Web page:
New Hampshire Bar Journal
2011 Summer, Pg. 18.
MAKING THE CASE FOR THE DETERRENCE EFFECT OF CAPITAL PUNISHMENT
New Hampshire Bar JournalVolume 52, No. 2Summer 2011 MAKING THE CASE FOR THE DETERRENCE EFFECT OF CAPITAL PUNISHMENT By James M. Reams and Charles T. PutnamThe concept of deterrence plays a central role in all criminal sentencing in New Hampshire's criminal justice system. Judges in New Hampshire are required to consider three goals of sentencing in every criminal case: deterrence, rehabilitation, and punishment. "Specific deterrence" is a concept where a sentence is imposed on a particular offender in order to prevent him/her from engaging in criminal activity in the future.
"General deterrence" is designed to send a message to members of the general public that if they engage in criminal conduct their actions will be met with punishment. In this way, others are deterred from committing crimes for fear of the consequences meted out by the criminal justice system. It is axiomatic to say that the death penalty serves both the goals of specific and general deterrence.
There is no dispute that the death penalty accomplishes the goal of specific deterrence. It goes without saying that the death of a defendant who has committed capital murder ensures that he will not kill again. For some capital defendants the specific deterrence rationale is particularly appropriate.
For example, terrorists, who have pledged to continue to kill, need to be prevented from killing again and holding them in prison endangers the guards that work there. Also, defendants who have committed murder while already serving a sentence of life without parole or who have killed a prison guard while incarcerated or while attempting to escape from custody, have clearly demonstrated that incarceration alone is inadequate to prevent them from killing again. Thus, specific deterrence is particularly necessary for these categories of capital murder.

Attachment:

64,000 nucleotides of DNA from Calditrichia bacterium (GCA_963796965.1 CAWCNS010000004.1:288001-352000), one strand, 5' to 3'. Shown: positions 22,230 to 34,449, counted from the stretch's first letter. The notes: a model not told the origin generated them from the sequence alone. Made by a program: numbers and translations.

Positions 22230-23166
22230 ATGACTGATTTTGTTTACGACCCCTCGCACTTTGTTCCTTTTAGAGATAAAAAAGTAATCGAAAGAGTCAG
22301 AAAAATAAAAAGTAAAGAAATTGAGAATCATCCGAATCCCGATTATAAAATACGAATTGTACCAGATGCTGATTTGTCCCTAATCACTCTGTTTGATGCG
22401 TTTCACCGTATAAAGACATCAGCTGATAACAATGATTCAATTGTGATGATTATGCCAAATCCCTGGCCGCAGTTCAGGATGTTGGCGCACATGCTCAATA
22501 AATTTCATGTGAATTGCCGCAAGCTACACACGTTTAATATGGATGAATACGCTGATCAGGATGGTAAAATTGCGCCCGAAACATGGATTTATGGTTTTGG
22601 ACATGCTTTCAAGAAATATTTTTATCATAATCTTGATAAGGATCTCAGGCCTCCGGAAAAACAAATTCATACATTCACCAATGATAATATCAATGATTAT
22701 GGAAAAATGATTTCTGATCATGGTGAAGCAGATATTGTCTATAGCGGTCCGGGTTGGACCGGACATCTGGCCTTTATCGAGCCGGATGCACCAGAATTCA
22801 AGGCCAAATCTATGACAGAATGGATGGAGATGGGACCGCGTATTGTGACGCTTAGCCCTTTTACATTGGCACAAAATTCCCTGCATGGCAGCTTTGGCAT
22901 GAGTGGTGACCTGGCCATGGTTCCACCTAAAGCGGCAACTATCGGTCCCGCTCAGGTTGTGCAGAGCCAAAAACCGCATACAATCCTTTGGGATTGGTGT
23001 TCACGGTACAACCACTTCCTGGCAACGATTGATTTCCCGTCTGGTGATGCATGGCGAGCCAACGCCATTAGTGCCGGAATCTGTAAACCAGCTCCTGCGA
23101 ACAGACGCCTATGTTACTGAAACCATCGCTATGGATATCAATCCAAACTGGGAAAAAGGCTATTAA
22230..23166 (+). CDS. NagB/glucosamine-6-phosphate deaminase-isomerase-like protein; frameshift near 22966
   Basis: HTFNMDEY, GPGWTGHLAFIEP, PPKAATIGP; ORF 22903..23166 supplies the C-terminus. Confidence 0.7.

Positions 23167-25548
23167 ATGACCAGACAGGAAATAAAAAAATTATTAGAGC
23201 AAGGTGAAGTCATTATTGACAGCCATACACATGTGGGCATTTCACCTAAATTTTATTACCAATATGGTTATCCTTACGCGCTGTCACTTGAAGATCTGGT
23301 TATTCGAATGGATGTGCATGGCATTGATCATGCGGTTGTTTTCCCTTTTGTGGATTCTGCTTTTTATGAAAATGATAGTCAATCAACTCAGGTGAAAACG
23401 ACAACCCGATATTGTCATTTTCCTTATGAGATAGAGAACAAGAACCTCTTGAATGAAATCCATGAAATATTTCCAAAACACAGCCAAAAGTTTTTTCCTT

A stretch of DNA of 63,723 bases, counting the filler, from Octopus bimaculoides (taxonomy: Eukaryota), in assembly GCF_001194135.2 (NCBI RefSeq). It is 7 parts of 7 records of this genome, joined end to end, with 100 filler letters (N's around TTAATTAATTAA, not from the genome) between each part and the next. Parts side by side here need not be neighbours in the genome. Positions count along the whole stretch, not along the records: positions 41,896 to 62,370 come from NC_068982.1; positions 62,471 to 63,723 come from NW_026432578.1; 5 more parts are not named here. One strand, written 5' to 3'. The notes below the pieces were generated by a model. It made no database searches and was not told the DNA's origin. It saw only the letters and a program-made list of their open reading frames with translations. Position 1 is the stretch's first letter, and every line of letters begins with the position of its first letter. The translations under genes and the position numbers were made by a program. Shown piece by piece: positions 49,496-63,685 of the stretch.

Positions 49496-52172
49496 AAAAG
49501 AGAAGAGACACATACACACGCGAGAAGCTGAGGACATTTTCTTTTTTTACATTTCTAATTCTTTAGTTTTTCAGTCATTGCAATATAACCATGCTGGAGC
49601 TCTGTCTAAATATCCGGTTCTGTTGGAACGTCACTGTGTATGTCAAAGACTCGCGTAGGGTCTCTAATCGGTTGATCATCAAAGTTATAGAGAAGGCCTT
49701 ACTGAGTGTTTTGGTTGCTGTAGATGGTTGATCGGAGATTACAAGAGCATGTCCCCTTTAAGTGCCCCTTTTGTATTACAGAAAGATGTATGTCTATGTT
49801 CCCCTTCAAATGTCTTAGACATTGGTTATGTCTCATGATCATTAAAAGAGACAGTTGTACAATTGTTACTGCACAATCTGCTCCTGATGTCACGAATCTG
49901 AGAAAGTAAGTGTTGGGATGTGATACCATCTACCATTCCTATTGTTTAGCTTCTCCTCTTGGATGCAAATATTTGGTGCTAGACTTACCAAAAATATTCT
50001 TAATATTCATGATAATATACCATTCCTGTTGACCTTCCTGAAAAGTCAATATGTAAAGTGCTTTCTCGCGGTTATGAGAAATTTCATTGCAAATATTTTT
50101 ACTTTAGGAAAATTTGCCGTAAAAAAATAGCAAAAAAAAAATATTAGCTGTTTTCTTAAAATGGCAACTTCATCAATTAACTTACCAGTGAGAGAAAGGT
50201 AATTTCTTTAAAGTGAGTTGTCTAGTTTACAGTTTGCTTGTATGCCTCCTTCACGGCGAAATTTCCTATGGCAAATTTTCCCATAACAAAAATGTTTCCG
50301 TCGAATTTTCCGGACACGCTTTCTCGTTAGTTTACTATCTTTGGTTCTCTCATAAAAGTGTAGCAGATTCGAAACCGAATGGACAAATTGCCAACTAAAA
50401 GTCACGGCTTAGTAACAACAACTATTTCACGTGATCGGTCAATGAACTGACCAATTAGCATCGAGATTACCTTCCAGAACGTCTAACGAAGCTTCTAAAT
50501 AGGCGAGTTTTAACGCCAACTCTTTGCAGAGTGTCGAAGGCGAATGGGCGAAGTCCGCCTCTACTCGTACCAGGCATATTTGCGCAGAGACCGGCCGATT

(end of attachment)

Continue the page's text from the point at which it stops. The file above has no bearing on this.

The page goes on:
The death penalty also serves the goal of general deterrence. In recent years, increasingly sophisticated economic models have been developed to study the deterrent effect, if any, of the death penalty on future crime. The studies are hotly debated in the academic world. As of now, there is no universally accepted conclusion to this debate.
Moreover, as a practical matter it seems that it is difficult to measure, with any degree of accuracy, murders which were prevented as a result of the death penalty deterring them. It is difficult to comprehend how one could count the non-occurrence of a murder., even over large populations, because there are so many types of homicide and because it is difficult to get precise data by murder type.